Therapist Or Coach :: What's The Difference?
When you are feeling stuck, overwhelmed or challenged by a particular situation, or life in general, you may be considering seeking professional help. There are so many available and effective choices to help you move forward with your life and in your online research, you may have stumbled upon outstanding sites such as Psychology Today. It is likely that you also feel overwhelmed with the many options--therapy, mentoring, life coaching, relationship support and groups for example. It's also important to understand your needs at this point in your life. Are you stuck deep in the mud, or are you perched and just about ready to take flight but in need of a little support?
Whether your struggles are recent or longstanding, you may be challenged by many of the following: low self-esteem, depression, severe anxiety, residual trauma(s), family of origin issues, addictions, eating disorders, intense emotions and relationship struggles. When you're managing any of the above, it makes it very difficult, if not impossible to move forward using the help of the life coaching strategies that require action and accountability. Coaching is an elegant model for individuals who are healthy enough or who have resolved obstacles and conflicts that enable them to feel strong, deserving and able to receive that which they desire. Coaches can give you the tools and support, but certain obstacles will be present or come to the surface leaving you feeling worse.
An experienced, trained therapist can help you identify patterns and obstacles and provide you with a safe space to help you heal traumas and wounds that may be sabotaging your current life. Once you're feeling stronger, more resilient and less stuck in the mud, you may be ready to carry on with your goals of creating a better life for yourself.
Sadly, many are drawn to life coaching because of the mental health stigma attached to psychotherapy, therapy, counseling or marital therapy. Many coaches are providing services to clients that are unethical and illegal, as well as unsafe and dangerous for clients who are not ready for coaching. They attempt to navigate, and are not trained to recognize potential problems that will certainly arise during coaching efforts--put simply, they work outside their scope of competence putting someone with depression, trauma, psychosis or other challenges at risk.
Relationship coaching and counseling also requires an exquisite understanding and specialized training regarding the complex dynamics that occur with the individual as well as patterns that arise and are triggered within the relationship as a result of individual experiences that impact the couple.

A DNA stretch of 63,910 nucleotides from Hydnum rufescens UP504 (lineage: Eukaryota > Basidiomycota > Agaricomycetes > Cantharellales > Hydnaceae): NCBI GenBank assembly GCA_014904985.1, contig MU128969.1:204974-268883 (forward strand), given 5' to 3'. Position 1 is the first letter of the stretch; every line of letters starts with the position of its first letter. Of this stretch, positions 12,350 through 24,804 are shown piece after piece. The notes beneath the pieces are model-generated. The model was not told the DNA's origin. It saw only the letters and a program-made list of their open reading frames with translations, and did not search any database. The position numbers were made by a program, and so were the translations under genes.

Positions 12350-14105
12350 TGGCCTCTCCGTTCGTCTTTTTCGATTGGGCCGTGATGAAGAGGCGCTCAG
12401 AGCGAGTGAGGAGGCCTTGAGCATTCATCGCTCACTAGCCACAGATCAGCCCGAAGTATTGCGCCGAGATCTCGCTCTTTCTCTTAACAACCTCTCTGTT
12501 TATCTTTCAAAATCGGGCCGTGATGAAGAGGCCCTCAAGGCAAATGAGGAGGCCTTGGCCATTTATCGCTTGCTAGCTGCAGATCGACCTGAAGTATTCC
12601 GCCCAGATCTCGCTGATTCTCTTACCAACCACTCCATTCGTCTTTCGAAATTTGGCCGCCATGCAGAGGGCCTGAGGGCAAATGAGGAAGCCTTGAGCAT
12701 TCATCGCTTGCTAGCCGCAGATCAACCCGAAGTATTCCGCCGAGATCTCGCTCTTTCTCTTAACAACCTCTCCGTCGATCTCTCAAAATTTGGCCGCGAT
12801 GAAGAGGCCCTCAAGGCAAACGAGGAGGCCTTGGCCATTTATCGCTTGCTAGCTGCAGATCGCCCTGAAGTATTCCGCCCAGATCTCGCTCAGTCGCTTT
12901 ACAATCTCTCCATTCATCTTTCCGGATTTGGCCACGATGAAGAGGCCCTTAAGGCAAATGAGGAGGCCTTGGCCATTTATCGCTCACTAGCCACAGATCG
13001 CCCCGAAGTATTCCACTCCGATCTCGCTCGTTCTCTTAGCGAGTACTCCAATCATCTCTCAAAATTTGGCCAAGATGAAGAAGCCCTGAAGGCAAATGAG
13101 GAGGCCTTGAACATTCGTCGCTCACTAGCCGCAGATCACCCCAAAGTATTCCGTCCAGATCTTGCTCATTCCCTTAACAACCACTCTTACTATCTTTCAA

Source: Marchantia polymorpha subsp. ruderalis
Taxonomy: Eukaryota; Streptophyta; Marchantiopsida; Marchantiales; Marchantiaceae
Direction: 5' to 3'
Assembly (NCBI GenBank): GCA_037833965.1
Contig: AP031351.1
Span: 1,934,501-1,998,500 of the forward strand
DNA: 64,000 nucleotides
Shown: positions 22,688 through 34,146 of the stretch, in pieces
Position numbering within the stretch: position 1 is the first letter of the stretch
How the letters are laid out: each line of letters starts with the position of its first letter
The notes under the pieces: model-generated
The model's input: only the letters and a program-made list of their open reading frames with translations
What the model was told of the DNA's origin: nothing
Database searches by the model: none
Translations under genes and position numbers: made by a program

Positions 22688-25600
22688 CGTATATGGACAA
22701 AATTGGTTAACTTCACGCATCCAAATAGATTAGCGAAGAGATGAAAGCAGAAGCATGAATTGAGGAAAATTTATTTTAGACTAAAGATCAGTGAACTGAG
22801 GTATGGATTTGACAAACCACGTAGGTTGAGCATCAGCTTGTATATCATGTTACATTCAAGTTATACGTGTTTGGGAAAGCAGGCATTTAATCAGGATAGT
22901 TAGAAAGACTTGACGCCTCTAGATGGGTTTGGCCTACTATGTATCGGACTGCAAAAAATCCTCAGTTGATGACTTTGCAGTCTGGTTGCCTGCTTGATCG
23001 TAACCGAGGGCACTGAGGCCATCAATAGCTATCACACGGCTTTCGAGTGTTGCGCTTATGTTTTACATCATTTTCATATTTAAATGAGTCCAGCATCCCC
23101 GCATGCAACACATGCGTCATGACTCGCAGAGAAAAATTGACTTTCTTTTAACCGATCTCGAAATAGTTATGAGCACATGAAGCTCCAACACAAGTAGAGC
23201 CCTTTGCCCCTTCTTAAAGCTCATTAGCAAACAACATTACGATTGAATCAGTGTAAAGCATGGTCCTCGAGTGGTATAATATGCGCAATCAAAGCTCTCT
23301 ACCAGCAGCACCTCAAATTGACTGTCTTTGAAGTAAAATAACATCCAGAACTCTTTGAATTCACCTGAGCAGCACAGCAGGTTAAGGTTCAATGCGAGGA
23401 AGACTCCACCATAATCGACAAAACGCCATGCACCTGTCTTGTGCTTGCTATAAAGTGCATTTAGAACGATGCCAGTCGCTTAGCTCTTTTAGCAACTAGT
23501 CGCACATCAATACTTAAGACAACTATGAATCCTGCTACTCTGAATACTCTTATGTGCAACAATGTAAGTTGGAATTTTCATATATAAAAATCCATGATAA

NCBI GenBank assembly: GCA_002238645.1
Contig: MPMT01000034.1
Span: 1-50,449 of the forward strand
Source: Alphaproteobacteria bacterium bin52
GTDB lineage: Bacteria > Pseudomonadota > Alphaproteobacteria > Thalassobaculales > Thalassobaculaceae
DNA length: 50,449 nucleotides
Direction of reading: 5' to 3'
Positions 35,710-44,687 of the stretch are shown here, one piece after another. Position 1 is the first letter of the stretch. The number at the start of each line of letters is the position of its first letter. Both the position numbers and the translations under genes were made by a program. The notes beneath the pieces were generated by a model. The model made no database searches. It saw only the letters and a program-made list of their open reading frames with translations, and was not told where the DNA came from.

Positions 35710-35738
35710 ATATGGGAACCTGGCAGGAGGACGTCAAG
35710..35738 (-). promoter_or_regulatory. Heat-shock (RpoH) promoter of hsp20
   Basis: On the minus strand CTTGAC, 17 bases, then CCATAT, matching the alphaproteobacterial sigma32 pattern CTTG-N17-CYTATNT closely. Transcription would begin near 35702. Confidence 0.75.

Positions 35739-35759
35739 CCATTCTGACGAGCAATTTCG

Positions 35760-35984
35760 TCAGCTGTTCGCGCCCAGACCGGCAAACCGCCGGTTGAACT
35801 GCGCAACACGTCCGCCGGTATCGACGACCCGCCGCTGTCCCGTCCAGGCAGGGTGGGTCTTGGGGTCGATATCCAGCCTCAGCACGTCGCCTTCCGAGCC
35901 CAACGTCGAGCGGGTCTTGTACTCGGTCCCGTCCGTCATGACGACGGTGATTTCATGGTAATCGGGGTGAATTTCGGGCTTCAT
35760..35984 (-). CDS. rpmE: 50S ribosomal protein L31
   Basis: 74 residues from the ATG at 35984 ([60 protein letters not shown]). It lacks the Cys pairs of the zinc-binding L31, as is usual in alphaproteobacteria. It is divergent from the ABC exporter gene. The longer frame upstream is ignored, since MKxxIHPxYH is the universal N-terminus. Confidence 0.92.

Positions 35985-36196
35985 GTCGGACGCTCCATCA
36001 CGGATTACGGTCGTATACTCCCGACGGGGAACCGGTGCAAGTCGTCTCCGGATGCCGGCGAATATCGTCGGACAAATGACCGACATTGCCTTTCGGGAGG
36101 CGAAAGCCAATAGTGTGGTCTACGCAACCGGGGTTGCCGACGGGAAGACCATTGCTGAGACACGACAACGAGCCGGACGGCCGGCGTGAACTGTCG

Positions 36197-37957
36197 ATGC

Next up is another confusing topic: online or in-person sessions? What follows are a few tips to make finding an online coach or psychotherapist a little bit easier. It is a convenient way to seek help especially with family challenges, physical or medical challenges and when geography and time constraints makes it difficult to meet face-to-face.
As a licensed psychotherapist who provides online therapy in New York and coaching outside of Manhattan, I'm experienced with the pros and cons of providing emotional support using both in-person and online modalities. Here's what I have to say about choosing an online therapist:
- It's not for everyone. Individuals with serious mental illnesses or who are at risk are better served by in-person sessions. Professionals learn a lot by actually seeing their clients and assessing week-to-week functioning.
- Some clients are actually more comfortable being in their own environment; they may feel less inhibited expressing feelings and emotions and being vulnerable during sessions. That said, it's somewhat problematic to miss body language using online treatment.
- When choosing a mental health professional, it's important that they have graduate training in psychology, social work, marriage and family therapy or counseling. It's helpful, especially when seeking a specialist, that therapists have post-graduate specialty training beyond graduate school and expertise in the area that you're interested in. You can check to ensure that professionals have up-to-date licenses with the state that you reside in. Professionals will be happy to provide their license numbers.
- Ask about insurance especially if paying out-of-pocket is not an option for you. Some state are now covering online therapy but you will need to ask your insurance company about reimbursement.
- Make sure you have privacy. I can ensure that on my end, however it's important that you have privacy as well. You may also opt for a HIPPA-compliant platform instead of FaceTime, Skype, Zoom or others.
- Inquire about their expertise and specialties. If you suffer from fear and anxiety, it's best to find a professional who has experience with a range of anxiety-related difficulties. Couples require professionals who are trained to help with interpersonal and relational challenges as well as understand patterns and dynamics.
- Serious depression and other serious concerns such as trauma, PTSD, psychotic disorders, eating disorders, some addictions and bipolar depression should be treated in-person to ensure safety and quality of care.
If you are interested in goal-setting, health and wellness management, career concerns, motivational issues, self-esteem, habits and advice about a challenging situation, some life coaches are able to help in these areas. There are benefits to working with a trained mental health professional who is in the best position to understand the complicated dynamics behind self-defeating patterns and other obstacles that make it difficult for clients to experience the satisfaction they desire. Do your research and ask if a potential therapist or coach will consult with you briefly to see if you are a good match for what they have to offer.